Wednesday, June 06, 2007

The Glory Cloak

The many heroes produced by and during the American Civil War have been well served by the countless historians who continue to write new books about them even today. But somewhat neglected have been the women who contributed so much to the war efforts of both sides of this tragic war, women who disguised themselves as men and joined battle regiments, women who served as nurses in military hospitals under conditions that can hardly be imagined today, and women who stayed home to run family farms and businesses on their own.

Patricia O'Brien's historical novel, The Glory Cloak, recounts the experiences of two of those women: Louisa May Alcott, author of Little Women, and Clara Barton, battlefield nurse to the Union Army who placed her own life in jeopardy to save the lives of others. Their stories are told through the eyes of Susan Gray, a fictitious third cousin of the Alcott sisters who joined their household as a child after the loss of her own parents. Susan, ten years younger than Louisa, is so much like the tomboyish Louisa that the two develop a relationship that is closer than any that Louisa has with any of her sisters.

Susan and Louisa quickly grow frustrated with sewing uniforms, wrapping bandages and knitting socks for Union soldiers and decide to do more. That decision brings them to Washington D.C.'s Union Hospital where they are taken on as nurses under hospital conditions for which nothing could have prepared them. At first overwhelmed by the stench of unwashed bodies, festering wounds and un-emptied bedpans, the women soon find themselves carrying sawed off arms and legs to be dumped in piles on the hospital grounds and trying to comfort soldiers painfully suffering their final hours.

Amidst all the chaos that is Union Hospital, Louisa and Susan meet Clara Barton who sometimes visits the hospital to see the men with whom she has served in the field. The two nurses idolize Barton because of her selfless bravery and, as the friendship develops over time, Barton becomes their mentor and adviser.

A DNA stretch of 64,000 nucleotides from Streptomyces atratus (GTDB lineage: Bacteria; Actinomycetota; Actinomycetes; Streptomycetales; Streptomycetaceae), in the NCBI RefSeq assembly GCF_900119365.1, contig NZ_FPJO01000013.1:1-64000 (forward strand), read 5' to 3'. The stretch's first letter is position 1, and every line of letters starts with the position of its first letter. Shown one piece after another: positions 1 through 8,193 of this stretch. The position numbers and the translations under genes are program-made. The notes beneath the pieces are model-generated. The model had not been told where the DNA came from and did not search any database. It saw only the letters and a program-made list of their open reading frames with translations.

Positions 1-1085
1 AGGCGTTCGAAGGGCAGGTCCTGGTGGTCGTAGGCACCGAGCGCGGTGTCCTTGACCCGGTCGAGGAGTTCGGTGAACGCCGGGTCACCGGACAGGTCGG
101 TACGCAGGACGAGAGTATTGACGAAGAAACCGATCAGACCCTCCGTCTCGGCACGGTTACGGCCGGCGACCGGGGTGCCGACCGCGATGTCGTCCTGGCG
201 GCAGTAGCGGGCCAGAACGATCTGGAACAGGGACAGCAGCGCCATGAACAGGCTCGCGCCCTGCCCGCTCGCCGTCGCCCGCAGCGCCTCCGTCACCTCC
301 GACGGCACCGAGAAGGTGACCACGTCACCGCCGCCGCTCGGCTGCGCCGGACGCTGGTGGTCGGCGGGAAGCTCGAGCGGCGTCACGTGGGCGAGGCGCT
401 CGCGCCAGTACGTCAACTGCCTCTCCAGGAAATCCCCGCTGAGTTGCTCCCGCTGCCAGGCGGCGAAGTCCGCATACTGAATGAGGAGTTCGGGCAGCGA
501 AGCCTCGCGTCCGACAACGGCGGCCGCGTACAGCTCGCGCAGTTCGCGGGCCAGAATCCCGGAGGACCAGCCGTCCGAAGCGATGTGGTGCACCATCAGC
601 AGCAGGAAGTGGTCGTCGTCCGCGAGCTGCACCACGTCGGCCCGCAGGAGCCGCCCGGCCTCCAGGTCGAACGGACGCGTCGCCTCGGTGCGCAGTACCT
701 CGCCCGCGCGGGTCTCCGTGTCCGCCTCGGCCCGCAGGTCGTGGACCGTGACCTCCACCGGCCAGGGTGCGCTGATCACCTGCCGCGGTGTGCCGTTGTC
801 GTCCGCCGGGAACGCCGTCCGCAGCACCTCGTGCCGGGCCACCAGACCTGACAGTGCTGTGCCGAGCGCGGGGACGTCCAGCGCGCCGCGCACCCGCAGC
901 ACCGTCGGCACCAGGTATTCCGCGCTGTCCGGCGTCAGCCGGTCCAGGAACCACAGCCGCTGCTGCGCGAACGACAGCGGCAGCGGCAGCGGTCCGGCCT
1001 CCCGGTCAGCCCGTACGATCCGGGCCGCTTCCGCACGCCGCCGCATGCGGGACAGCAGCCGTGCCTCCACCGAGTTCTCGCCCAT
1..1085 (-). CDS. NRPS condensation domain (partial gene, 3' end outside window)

The heart of The Glory Cloak is the friendship between Susan Gray and Louisa May Alcott, a relationship that is shattered for several years because of the love that both women feel for one mysterious soldier whom they nursed at Union Hospital. But Patricia O'Brien wraps her story in the historical context of its times and along the way the reader comes to know well the Alcott family and friends, including the Emersons and the Thoreaus. Never having read Alcott's Little Women, I was only vaguely aware of her personal and family history before reading The Glory Cloak. Now I want to learn more about the remarkable Alcott family and their times and, in particular, I want to read Alcott's Hospital Sketches, in which she recounts her experiences as a Civil War nurse.

I was drawn to The Glory Cloak because I am a fan of Civil War fiction, and I was not disappointed in that regard, but I think this novel will appeal equally to fans of Louisa May Alcott and Little Women. It is a wonderfully touching story cloaked in historical fact, a painless history lesson for those who might sometimes find history to be a dull subject.

Rated at: 4.0


  1. Yes! I've been waiting for you to review this one; I'm glad it sounds as good as I'd hoped it would be.

  2. Have you read Gerladine Brooks' March I haven't, but enjoyed her other works [apart from the wishful thinking/implausible ending in The Year of Wonders].

    So, I am wonderign what you thought of March if you have read it (I note it won a Pulitzer).

  3. I think you'll enjoy it, Annie. It also deals with the creation of the Andersonville National Cemetery and I found that kind of intriguing because visiting that cemetery is a very moving experience when you know its history.

    And if you love "Little Women," this is definitely a book for you.

  4. Sally, I haven't read March and I appreciate you bringing it to my attention. It sounds like the perfect companion piece to The Glory Cloak so I'm going to have to find a copy of it.

    Thanks again.

  5. I have to read Little Women! After I finish Dickens:-)

  6. Absolutely,'s one of my wife's favorite books still.

  7. I like historical fiction, literary characters in fiction, and the Civil War period. I'm adding this one to my list.

  8. I think that you'll like it, Jenclair. I've got the one Sally recommended, March, on hold at the library right now and I'm looking forward to that one because it has some of the same historical figures in it. Let me know what you think.

  9. Mr. Houston,
    A book list that I respect, banned this book from it's list. Can you explain why? I also searched your site for others on the list, so I could get a balanced opinion. Buzzy

  10. Buzzy, I have no idea why the book would be banned unless it's some sort of backlash from Louisa May Alcott purists who don't approve of her story being fictionalized by anyone other than Alcott herself...and I'm really reaching for an explanation here, so this is probably really stupid.